PS 65-110
Colony-level variation in bumble bee foraging and pollen collection across a human-altered landscape

Thursday, August 8, 2013
Exhibit Hall B, Minneapolis Convention Center
Mustafa Saifuddin, Integrative Biology, University of Texas at Austin, Houston, TX
Shalene Jha, Integrative Biology, University of Texas at Austin, Austin, TX

In recent years, pollinators have exhibited population declines due in part to pathogens, habitat loss and climate change. Some bumble bee species, in particular, show well-documented population declines, with foraging specialists being most affected. Considering the high economic dependence on pollinator services and the range of wild and cultivated plant species potentially affected in turn by pollinator declines, a more thorough understanding of pollinator foraging behavior is a conservation biology research priority. As historical analyses of pollen diets among declining bee populations have found reduced pollen diversity in declining species’ diets, monitoring pollen load diversity may help predict future trends. To characterize the impact of human activities on pollinator foraging, yellow-faced bumble bees (Bombus vosnesenskii) were collected from sites along a gradient of natural and human-altered landscapes in Northern California. Bees were genetically sorted into colonies and pollen load composition was analyzed via microscopy for three or more bees for each of twelve colonies to compare within-colony and between-colony variation in foraging  and pollen collection. Analyses of pooled pollen loads from each site were used to determine overall trends in pollen collection relative to availability.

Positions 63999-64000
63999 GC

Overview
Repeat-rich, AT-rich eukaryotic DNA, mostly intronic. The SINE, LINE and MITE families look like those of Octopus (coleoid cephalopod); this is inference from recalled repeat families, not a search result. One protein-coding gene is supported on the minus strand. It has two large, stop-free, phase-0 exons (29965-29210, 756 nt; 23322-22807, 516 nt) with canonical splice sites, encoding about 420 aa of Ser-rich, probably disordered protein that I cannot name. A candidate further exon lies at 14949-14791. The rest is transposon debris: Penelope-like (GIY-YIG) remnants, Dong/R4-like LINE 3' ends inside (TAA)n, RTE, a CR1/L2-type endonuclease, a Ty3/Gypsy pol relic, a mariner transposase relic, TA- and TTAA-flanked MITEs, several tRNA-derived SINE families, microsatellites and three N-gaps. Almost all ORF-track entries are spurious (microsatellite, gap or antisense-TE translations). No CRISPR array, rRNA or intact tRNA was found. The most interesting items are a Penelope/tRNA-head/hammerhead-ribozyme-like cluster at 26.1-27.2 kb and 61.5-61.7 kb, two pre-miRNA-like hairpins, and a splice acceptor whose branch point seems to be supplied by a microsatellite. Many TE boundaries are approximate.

Individuals captured from shared sites tended to have more similar pollen load composition than individuals captured throughout the study region; however, individuals of shared colony were not significantly more similar than individuals at a site. Pollen load diversity did not correlate with site-level floral richness or floral cover. Pooled pollen load analyses revealed a significant preference for the native plant species, Heteromeles arbutifolia, in greater amounts relative to its abundance. However, pollen preferences varied between colonies and between individuals located at different sites. Identification of key pollen sources and colony-level variation in pollen collection are hoped to promote effective restoration efforts in degraded habitats.